The Sad State of Uncoordinated Care in the U.S.

Richard Royer | The Doctor Weighs In | September 20, 2016

Why the Industry Must Improve

Care coordination deficiencies in the U.S. healthcare system can be so frustrating that they are (almost) comical. That is a message patient activist Jessica Jacobs aired as she advocated for healthcare operational efficiency improvements and care coordination. Until her death last month, Jacobs blogged and used social media to draw attention to America’s problems with disjointed healthcare. She did this by sharing stories of the numerous system failures she experienced firsthand as a patient with complex care needs. While she occasionally made light of the industry’s shortcomings, Jacobs’ struggles and her powerful message about the need for better care coordination have caught the attention of many healthcare leaders.

Richard RoyerAlthough Jacobs weaved witty humor throughout her stories about the healthcare breakdowns she witnessed, most would agree that her experiences were actually much more maddening than funny. One of the things Jacobs found most frustrating (as she cycled through various hospitals and saw handfuls of providers and specialists) was the fact that no one seemed to be “in charge” of helping her manage her two rare—and very serious—health conditions. There was no one leading the fight to coordinate all the different parts of care. That responsibility fell on her as a patient.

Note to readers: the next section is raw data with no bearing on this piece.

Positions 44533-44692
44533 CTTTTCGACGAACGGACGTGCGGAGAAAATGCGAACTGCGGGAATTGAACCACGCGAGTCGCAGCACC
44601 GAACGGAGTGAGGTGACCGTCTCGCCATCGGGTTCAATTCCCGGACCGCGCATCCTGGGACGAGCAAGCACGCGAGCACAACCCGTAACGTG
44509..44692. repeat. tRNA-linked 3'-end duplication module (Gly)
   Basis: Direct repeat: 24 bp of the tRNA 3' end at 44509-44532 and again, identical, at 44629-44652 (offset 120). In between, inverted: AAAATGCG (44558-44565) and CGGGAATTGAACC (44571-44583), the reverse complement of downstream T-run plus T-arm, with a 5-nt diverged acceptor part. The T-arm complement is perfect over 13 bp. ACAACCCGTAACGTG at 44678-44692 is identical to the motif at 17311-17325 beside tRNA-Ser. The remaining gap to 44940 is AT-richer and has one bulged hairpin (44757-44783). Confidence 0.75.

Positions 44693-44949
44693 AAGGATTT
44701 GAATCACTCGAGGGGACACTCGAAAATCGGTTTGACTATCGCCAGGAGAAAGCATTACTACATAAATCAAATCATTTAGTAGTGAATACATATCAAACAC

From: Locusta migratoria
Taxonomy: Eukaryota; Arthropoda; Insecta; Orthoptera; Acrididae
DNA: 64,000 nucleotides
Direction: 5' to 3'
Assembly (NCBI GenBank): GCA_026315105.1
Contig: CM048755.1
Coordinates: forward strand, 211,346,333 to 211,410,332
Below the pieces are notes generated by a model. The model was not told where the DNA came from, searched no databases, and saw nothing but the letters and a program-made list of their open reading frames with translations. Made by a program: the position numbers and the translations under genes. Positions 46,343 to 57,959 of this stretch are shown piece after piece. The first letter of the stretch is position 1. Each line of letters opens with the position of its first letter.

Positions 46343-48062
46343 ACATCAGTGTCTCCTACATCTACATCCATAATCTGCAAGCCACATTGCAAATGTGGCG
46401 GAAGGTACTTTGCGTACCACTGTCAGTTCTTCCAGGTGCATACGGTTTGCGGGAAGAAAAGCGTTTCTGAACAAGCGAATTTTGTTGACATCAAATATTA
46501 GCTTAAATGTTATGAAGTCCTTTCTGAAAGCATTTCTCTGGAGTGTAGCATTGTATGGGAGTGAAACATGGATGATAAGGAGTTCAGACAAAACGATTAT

Simply put, care coordination is the idea that all specialists treating a patient should be communicating and sharing information to ensure that everyone is acting as a team to meet the patient’s needs. This includes reporting all results back to a primary care physician or to someone coordinating patient care and ensuring that labs, specialists, hospitals, and long-term care facilities are working together to communicate information quickly and appropriately. It’s about primary care physicians, nurses, technicians, specialists, and caregivers collaborating on patient care rather than working as separate entities. Unfortunately, this is far from what Jacobs experienced, and her situation is not uncommon...